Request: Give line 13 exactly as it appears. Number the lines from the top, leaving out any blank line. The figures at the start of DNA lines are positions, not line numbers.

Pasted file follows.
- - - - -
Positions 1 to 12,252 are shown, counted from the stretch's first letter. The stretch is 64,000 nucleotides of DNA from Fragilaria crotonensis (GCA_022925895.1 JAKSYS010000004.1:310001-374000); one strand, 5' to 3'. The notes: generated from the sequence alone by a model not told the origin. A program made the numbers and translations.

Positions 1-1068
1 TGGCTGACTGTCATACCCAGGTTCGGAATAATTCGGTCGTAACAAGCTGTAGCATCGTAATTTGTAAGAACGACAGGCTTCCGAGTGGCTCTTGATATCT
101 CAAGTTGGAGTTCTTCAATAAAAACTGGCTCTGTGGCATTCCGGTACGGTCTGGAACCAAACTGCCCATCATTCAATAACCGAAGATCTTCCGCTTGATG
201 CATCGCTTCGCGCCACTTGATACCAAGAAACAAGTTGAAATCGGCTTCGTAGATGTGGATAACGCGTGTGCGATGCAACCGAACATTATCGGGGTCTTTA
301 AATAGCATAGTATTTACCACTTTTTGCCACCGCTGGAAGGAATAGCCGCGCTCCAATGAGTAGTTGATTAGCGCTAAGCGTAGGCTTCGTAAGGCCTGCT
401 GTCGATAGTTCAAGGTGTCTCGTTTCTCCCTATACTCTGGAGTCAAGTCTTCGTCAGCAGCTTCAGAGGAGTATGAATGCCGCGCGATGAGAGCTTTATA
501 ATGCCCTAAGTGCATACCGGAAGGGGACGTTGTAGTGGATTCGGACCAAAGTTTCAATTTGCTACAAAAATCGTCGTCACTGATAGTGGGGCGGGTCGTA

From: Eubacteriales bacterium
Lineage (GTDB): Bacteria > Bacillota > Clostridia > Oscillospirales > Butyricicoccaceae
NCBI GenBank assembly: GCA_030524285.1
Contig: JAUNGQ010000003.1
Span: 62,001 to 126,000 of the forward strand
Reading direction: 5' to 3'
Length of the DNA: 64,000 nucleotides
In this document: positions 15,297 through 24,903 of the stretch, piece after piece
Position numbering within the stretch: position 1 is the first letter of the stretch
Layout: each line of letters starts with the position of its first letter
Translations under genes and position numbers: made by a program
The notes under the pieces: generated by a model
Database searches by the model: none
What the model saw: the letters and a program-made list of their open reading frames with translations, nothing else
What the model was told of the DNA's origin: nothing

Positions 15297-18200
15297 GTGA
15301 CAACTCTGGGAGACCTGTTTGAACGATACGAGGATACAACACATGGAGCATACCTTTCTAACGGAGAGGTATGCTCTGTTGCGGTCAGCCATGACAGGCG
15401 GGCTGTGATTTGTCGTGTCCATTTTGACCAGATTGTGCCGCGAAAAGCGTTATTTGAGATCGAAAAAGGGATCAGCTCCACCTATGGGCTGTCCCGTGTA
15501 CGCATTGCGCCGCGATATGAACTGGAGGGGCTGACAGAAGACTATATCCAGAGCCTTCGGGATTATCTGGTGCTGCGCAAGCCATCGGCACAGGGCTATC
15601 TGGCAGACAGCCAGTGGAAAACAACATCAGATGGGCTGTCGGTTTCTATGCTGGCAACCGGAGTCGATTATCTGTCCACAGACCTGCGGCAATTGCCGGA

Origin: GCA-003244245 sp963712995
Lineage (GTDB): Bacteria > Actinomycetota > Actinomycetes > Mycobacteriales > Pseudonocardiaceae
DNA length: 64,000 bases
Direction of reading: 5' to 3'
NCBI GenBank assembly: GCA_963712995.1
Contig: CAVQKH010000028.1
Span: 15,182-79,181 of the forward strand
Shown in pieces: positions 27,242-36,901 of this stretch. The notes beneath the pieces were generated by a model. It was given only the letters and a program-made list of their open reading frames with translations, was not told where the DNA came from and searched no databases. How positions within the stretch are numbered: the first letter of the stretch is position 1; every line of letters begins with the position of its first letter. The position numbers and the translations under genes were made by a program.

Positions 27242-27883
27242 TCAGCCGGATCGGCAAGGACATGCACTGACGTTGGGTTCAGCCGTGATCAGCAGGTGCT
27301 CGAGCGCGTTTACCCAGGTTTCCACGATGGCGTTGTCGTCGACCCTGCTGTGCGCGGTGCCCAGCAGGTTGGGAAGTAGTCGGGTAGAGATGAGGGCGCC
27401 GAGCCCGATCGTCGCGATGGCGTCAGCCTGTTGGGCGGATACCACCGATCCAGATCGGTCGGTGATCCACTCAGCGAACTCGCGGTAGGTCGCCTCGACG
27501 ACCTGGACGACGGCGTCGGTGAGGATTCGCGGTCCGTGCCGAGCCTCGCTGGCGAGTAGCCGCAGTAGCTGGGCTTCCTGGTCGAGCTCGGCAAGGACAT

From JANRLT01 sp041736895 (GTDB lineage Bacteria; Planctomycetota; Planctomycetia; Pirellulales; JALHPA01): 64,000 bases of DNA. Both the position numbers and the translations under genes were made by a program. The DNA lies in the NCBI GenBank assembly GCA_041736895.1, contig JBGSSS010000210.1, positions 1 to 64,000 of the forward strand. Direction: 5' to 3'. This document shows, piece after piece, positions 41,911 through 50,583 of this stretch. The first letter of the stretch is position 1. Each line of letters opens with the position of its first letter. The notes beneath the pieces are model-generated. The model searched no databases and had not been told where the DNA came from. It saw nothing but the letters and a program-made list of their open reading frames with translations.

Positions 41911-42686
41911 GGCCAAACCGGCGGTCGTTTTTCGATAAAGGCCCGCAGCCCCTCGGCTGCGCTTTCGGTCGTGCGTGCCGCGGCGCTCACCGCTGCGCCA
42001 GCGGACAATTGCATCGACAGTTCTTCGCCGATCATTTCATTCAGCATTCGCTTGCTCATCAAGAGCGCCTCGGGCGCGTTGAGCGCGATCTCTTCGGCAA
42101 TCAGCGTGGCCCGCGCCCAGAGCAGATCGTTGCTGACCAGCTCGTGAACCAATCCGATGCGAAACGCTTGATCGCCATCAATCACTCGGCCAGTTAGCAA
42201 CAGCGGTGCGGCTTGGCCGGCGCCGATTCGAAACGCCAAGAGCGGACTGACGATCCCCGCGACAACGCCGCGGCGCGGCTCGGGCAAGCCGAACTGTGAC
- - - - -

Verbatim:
Span: 62,001 to 126,000 of the forward strand